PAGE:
“Northern Lights”: Take in the Remarkable Sound and Light Show on Parliament Hill

Northern Lights is a striking sound and light show that explore’s Canada’s history, milestones, and identity. Each year, it’s updated to ensure that tourists and residents of the National Capital Region want to come back again and again. It’s a worthwhile experience for the whole family.

Northern Lights Show on Parliament Hill
The Parliament Buildings serve as the canvas in this unique show. Photo Credit: Christopher Mitchell

Catching a viewing of Northern Lights should be added to the bucket-list of anyone visiting Ottawa and the surrounding area in the summer months. In short, it’s a roughly 30 minute multimedia show that imaginatively uses the Parliament buildings as the screen.

After a day exploring our nation’s capital and the National Capital Region, this is the sort of show that’s going to add some meaning and context to what you saw earlier in the day, or what you’ll see following day. It certainly made our respective visits to the Mackenzie King Estate and the Bank of Canada Museum more intriguing.

Not to mention, it’s also quite visually stunning, so the entertainment factor is certainly there as well.

We were fortunate to link up with Jean-Marc Beauvalet to get a behind the scenes look at the incredible work put into the 8th edition of Northern Lights on the backend.

The Control Room for the Northern Lights Show on Parliament Hill
The Control Room for the Northern Lights Show on Parliament Hill. Photo Credit: Christopher Mitchell

About the Northern Lights Sound and Light Show

Northern Lights premiered back in 2015, and since then, it’s been updated every year to properly showcase new milestones that might fit well into the show, and are well worth highlighting. In 2022, for example, there was an added focus on the Platinum Jubilee of Queen Elizabeth.

The show itself is focused on 5 aspects of Canada:

  1. The Foundations of Canada
  2. Innovation
  3. Exploration
  4. Valour and Pride
  5. The Vision of a People

In all, it’s a great 30 minute overview of some of the key events and ideas that have forged the Canadian nation. We were grateful to see that the Canadian identity that was focused on was diverse and multifaceted. In this nation, our differences (and the acceptance of those differences) are our strength.

Furthermore, Northern Lights doesn’t shy away from recognizing how the “founding” of Canada came at the expense of those who were here before – namely, Indigenous Peoples. There’s an underlying message throughout about the importance of accepting some of the dark truths of our past, as we aim to move towards reconciliation.

Key Details About the Show

  • The show is free for anyone who would like to attend, and it’s just a matter of arriving early enough to find a spot that suits you well.
  • It’s a bilingual presentation (which seems only fitting for a bilingual nation like ours), so both English and French speakers are able to tune in.
  • Northern Lights plays 5 nights a week, from Thursday to Monday. In July, the show starts at 10pm, in August the show starts at 9:30pm, and in September the show starts at 9pm. Each year is different but for reference, last season the show ran from July 7th to September 5th.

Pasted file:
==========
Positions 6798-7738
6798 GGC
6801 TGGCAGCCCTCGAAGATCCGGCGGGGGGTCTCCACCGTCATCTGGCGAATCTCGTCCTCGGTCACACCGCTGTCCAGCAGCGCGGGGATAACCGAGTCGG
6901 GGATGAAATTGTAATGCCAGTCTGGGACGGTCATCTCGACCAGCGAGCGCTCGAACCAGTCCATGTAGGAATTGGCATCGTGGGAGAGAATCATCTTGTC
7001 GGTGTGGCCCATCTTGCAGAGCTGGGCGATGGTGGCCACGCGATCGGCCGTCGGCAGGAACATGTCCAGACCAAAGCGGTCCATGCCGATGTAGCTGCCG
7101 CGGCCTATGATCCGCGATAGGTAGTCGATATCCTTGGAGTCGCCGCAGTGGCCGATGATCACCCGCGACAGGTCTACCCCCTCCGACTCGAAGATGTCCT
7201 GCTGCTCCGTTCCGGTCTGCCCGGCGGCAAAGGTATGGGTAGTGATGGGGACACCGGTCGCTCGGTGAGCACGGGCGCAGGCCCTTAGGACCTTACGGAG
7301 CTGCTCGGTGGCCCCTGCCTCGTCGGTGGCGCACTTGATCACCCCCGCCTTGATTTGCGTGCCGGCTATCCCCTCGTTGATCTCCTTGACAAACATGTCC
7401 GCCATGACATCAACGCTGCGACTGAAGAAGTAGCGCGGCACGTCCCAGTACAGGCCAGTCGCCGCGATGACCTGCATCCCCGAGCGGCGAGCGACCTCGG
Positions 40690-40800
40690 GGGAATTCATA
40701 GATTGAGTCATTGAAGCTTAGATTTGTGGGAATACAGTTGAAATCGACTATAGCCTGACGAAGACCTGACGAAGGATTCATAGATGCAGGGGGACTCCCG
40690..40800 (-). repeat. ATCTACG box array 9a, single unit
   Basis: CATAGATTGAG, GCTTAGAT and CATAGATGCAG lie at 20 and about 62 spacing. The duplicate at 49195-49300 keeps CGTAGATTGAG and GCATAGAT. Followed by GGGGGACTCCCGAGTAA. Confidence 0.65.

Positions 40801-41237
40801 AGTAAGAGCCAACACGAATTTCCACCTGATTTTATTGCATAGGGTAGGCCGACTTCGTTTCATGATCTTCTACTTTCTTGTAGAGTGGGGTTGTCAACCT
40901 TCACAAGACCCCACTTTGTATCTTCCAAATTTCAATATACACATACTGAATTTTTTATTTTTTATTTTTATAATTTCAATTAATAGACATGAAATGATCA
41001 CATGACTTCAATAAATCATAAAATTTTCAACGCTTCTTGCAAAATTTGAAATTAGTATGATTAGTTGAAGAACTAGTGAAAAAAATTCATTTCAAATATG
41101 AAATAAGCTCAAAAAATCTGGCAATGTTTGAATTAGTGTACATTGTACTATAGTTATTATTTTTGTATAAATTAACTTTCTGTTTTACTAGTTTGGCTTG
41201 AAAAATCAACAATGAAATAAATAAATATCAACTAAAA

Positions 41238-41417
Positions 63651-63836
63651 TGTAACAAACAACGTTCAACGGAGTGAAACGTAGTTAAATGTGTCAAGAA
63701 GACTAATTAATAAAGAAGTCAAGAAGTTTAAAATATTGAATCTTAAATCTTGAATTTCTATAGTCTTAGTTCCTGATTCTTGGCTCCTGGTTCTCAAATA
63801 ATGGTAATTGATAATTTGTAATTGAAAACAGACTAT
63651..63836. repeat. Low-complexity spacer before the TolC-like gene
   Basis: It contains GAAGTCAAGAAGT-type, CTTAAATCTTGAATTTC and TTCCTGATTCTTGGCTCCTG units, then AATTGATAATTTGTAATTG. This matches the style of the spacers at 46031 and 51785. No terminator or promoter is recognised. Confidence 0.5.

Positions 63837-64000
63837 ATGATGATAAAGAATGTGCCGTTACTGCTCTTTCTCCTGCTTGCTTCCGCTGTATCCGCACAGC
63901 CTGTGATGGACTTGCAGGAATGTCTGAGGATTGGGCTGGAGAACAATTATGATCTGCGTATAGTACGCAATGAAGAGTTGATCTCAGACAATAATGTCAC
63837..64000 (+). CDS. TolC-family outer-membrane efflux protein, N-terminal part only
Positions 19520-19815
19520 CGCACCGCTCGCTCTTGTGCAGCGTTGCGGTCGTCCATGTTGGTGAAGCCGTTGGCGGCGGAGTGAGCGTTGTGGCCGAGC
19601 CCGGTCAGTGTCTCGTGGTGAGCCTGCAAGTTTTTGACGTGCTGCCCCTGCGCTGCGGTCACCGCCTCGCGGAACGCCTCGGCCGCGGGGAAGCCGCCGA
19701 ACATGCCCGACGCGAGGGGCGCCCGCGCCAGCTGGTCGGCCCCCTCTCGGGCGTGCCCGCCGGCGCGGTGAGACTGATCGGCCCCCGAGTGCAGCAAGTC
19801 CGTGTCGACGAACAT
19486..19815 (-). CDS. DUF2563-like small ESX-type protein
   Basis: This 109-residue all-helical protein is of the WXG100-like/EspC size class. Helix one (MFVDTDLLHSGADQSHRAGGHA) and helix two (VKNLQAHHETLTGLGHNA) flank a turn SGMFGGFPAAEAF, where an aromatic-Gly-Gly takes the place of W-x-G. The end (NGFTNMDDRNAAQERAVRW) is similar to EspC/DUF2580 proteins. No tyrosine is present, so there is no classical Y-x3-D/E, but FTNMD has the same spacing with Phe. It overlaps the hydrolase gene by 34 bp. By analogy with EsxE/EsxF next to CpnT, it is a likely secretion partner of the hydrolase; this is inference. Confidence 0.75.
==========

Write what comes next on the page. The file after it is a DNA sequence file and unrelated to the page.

• The show may be cancelled for poor or inclement weather. Typically, if a show is to be cancelled, they’ll post an announcement on the Capital Experience Facebook Page.
  • If you know that you’ll be unable to attend in person, but you’re keen to see a performance of the show, the Canadian Heritage account has uploaded it to YouTube.
  • For those curious, the show that preceded Northern Lights was called Mosaika: Canada Through the Eyes of its People, and it ran from 2010-2015. More than a million people saw that show along the way, which let Ottawa know that there should always be a show in rotation!
  • If you arrive early and you’ve got some restless little ones, don’t stress – there are interactive games to play that use AI on either side of the truck that’s parked in the centre walkway. We may have taken part in a few ourselves!
  • Northern Lights strives to be universally accessible, and there is a designated area for wheelchair users along the centre walkway of Parliament Hill. We’re told that both American Sign Language and Quebec Sign Language are available at particular shows as well. If you want further information about all of this, you can email pch.kic-cik.pch@canada.ca or call 1-844-878-8333.
Northern Lights Show on Parliament Hill
Engaged in the games that run before the show on the Parliament centre walkway. Photo Credit: Jantine Van Kregten

Here at We Explore Canada, we’re excited to see what they plan to add or highlight next year, and we certainly plan to catch another performance of it because it’s an engaging, family-friendly activity that we’re thrilled has become such a mainstay on Parliament Hill.

We want to humbly thank the National Capital Region (Tourisme Outaouais & Ottawa Tourism) for hosting us as media. All opinions are completely our own.

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